FORT WAYNE, Indiana — An 80-year-old man was finally named Eagle Scout, an honor that he never thought would happen and certainly not in the way it did.

Ed Keller thought he would pick up his award at the local Boy Scout office, but he was recognized at a Eagle Scout Court of Honor instead, The Journal Gazette reported Monday.

“It’s quite an honor,” Keller said Sunday afternoon to an audience of family, friends and uniformed Scouts at St. Vincent de Paul Catholic Church. “I didn’t expect it.”

Keller joined a Boy Scouts troop in Fort Wayne at age 11 and later met his requirements for Eagle Scout, but the process was not completed.

A sibling found Keller’s Eagle Scout application decades later in 2003, but Keller thought it was too late.

Keller later mentioned it to a friend and fellow Scout, who repeatedly encouraged him to turn in his paperwork to see if it would be considered, said Ken Wells, a scoutmaster who spoke at the ceremony.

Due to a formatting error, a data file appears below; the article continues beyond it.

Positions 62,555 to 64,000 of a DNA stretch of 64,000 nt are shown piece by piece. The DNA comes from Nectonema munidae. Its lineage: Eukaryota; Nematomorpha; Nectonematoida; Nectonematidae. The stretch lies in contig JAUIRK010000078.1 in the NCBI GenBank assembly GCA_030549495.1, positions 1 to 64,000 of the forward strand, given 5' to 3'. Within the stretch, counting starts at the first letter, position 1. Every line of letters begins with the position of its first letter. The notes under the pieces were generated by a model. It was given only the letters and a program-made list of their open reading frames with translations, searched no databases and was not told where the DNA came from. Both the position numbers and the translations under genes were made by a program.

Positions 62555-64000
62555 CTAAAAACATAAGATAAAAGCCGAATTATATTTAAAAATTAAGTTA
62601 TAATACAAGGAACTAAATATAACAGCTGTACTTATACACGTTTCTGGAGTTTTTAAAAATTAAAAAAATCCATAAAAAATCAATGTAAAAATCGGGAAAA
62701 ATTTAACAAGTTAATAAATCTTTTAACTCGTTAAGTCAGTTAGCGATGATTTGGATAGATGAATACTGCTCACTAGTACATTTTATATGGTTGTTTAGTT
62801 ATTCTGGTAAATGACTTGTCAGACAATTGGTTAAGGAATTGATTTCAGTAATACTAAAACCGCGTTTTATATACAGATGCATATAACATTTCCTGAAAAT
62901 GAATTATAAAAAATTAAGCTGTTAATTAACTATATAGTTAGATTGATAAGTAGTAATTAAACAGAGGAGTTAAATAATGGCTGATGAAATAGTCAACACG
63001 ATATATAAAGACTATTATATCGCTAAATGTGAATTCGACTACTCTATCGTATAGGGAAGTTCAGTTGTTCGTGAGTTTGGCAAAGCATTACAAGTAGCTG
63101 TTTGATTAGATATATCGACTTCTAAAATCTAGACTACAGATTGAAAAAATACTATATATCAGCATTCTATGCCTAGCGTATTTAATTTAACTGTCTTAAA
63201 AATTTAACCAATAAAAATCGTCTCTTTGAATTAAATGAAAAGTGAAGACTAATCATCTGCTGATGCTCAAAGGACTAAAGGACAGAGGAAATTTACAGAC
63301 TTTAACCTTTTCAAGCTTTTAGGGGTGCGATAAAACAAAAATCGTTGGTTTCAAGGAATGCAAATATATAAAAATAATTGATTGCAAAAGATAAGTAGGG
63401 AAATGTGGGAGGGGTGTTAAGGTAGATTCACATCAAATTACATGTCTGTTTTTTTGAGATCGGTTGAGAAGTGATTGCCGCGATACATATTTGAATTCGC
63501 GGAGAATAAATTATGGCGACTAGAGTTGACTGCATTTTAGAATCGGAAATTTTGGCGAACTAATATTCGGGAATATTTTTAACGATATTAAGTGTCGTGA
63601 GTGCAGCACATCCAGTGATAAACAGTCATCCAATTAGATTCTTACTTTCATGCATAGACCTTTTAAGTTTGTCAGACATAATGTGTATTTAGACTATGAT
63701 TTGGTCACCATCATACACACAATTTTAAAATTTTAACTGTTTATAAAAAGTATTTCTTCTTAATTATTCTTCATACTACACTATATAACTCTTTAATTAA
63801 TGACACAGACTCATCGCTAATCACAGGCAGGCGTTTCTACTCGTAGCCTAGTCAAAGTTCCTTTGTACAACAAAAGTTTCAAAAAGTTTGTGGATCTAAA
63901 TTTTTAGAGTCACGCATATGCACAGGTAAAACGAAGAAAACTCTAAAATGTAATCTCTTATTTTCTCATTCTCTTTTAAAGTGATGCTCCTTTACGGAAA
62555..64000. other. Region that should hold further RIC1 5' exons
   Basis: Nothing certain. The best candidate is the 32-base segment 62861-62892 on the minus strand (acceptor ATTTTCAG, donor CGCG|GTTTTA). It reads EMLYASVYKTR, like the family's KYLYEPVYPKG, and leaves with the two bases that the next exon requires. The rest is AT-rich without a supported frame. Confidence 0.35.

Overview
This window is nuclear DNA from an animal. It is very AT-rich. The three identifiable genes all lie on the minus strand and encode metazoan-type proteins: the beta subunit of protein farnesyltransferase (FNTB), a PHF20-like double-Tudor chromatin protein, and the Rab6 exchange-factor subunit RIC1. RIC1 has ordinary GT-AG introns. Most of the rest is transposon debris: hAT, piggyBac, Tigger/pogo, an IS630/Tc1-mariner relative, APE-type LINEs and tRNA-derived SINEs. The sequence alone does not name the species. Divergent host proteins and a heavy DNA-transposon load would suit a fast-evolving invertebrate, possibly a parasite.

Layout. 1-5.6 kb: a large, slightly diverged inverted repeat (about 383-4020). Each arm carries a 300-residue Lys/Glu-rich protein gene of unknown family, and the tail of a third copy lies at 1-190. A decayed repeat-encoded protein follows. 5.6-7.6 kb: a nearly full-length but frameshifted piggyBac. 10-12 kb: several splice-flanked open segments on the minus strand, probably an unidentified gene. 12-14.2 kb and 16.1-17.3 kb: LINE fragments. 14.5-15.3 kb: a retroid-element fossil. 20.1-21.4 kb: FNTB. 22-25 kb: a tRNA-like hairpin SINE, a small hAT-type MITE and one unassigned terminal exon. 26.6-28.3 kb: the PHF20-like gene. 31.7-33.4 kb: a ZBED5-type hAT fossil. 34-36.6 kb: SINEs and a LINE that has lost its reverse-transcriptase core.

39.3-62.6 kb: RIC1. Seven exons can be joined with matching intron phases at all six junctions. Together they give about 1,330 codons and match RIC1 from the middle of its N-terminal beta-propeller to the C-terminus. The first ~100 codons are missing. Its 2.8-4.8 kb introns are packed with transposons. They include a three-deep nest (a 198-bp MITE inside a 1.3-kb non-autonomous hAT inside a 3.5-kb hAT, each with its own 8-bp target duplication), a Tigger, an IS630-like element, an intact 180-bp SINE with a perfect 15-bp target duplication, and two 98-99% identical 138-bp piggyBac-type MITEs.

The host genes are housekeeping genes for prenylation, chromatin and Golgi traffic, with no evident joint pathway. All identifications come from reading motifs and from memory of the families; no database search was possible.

He became an Eagle Scout on June 23, an honor delayed by almost 64 years, Wells said.

During the celebration, the Eagle Scout is usually challenged with going out and making the world a better place. But changes were made to reflect the unusual honoree. The Eagle Scout challenge was instead directed at the Scouts.

“This part of the program is usually a challenge to the recipient to go forward and make the world a better place,” said Tim Kearney of the Anthony Wayne Area Council. “But this is a rather different situation. We haven’t found records that indicate this has ever happened in the over 100 years of our council — presenting the Eagle Scout award to an 80-year-old Scout.”

Kearney recognized Keller’s service in the Air Guard and his career with the Fort Wayne Fire Department.

“Lift up everyone you meet to a high level of service to God and to your fellow man,” Kearney said. “Help build America on the solid foundations of clean living, honest work, unselfish citizenship and reverence for God. In short, be like Ed Keller.”